In my very first post this morning I mentioned the weakness in the Hungary bond market and the rout of the currency. That was courtey of a research piece from my former employer. The WSJ picks up on that them with a lead article on weakness in Emerging Market Europe.
The pullback from emerging-market currencies continued Thursday. Charles Forelle explains how we got here and what it might tell us about the state of the global economy.
Until this week, European emerging markets had largely dodged the vicious selloff that has swept through their peers elsewhere. Now, they are cracking.
The Hungarian forint took a heavy blow early Thursday, dropping as much as 1% against the dollar. The Polish zloty and the Czech koruna also stumbled.
The currencies clawed back some ground late in the day, but analysts cited Thursday’s gyrations as a sign that the market’s fear of investments seen as risky is broad. Whether bouts of weakness in such countries persist will be a barometer of wider emerging-market strains.
None of the Central European countries has nearly the problems of Turkey, which is battling political scandal and a wide trade deficit, or South Africa, which also relies on regular inflows of foreign cash. Turkey’s andSouth Africa’s central banks made surprise rate increases earlier this week to try to stop sharp declines in their currencies.
“The market is in a funk,” said David Hauner, head of emerging European economics at Bank of America Merrill Lynch. It “has moved to a higher level of fear about capital flows.”
At the apex of fear in Central Europe is Hungary. Thursday, the Hungarian forint’s decline accelerated even as the Turkish lira, which has plunged in recent weeks, held relatively steady. The forint fell as low as 312 to the euro, marking the Hungarian currency’s weakest point in two years.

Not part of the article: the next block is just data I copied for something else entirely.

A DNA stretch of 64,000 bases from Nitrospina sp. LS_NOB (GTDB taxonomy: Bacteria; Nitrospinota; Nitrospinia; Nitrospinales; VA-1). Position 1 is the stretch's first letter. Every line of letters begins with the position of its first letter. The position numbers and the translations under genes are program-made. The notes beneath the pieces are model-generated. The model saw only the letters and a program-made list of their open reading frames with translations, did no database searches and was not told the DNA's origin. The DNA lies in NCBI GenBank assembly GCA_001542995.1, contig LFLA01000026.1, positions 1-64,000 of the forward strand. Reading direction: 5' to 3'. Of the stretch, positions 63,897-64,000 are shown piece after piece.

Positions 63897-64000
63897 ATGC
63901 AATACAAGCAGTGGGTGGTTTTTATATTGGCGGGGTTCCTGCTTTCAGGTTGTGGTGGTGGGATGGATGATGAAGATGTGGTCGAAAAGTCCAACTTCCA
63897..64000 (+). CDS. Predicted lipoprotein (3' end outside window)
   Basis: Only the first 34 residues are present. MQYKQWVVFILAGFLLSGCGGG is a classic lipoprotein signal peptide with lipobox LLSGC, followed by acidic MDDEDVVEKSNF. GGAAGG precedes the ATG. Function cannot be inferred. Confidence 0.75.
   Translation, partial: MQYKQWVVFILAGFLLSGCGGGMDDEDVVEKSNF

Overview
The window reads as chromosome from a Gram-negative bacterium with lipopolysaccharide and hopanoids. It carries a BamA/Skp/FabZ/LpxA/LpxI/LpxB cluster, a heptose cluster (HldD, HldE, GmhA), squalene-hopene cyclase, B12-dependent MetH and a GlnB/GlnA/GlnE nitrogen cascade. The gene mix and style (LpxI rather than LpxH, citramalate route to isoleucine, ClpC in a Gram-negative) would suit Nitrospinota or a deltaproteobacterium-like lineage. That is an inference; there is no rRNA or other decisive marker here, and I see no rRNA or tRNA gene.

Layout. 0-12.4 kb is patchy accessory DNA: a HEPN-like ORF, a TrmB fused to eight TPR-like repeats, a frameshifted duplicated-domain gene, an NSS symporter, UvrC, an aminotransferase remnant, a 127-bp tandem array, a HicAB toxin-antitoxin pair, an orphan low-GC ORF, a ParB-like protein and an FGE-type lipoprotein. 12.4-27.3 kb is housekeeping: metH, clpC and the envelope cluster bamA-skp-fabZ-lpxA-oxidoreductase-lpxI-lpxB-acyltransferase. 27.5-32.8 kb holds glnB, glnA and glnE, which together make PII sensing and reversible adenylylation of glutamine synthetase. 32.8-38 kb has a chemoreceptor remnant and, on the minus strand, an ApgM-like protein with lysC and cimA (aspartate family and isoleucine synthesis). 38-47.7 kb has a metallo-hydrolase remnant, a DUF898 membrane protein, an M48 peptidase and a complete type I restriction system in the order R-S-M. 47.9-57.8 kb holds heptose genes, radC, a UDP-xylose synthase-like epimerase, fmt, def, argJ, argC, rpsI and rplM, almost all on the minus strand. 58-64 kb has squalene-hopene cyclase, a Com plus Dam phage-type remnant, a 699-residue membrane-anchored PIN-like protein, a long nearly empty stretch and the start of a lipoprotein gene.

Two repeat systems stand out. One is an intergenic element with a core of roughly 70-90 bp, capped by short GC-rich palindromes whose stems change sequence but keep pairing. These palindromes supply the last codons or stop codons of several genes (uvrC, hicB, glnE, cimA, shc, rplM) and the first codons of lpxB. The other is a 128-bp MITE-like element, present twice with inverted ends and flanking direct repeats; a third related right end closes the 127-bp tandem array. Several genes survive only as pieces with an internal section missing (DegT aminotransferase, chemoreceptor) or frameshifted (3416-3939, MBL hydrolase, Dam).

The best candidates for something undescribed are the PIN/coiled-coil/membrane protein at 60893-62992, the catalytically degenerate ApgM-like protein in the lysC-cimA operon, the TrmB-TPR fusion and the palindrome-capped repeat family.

But Hungary, unlike Turkey and South Africa, has a surplus in its current account—a broad measure of its trade and investment balance. It thus isn’t reliant on a steady stream of foreign financing. And it has copious reserves of foreign currency.
Workers protest outside a Lonmin platinum mine in South Africa on Thursday. The country’s central bank raised interest rates this week. Associated Press
Still, Hungary has a relatively large amount of external debt, which it needs to roll over. Some 440 billion forints ($1.9 billion) of debt matures Feb. 12, and another big payback day, equivalent to $2.28 billion, falls in August. Further hefty bonds come due in 2015.
The decline in the currency puts the central bank in a tight spot. It has been lowering borrowing costs steadily—the policy rate is 2.85% now, after 18 successive monthly cuts meant to bolster economic growth. Its governor, Gyorgy Matolcsy, said Wednesday that the bank has room to reduce rates further. The central bank next meets on Feb. 18.
Hungary “certainly does not belong to the group of South Africa, Indonesia and Turkey with large current-account deficits,” says Jaco Rouw, a senior portfolio manager at ING Investment Management International. “The forint moves are confirmation of general risk-off, rather than things suddenly turning for the worse in Hungary.”
Signs of serious market trouble in Poland would be even more worrying.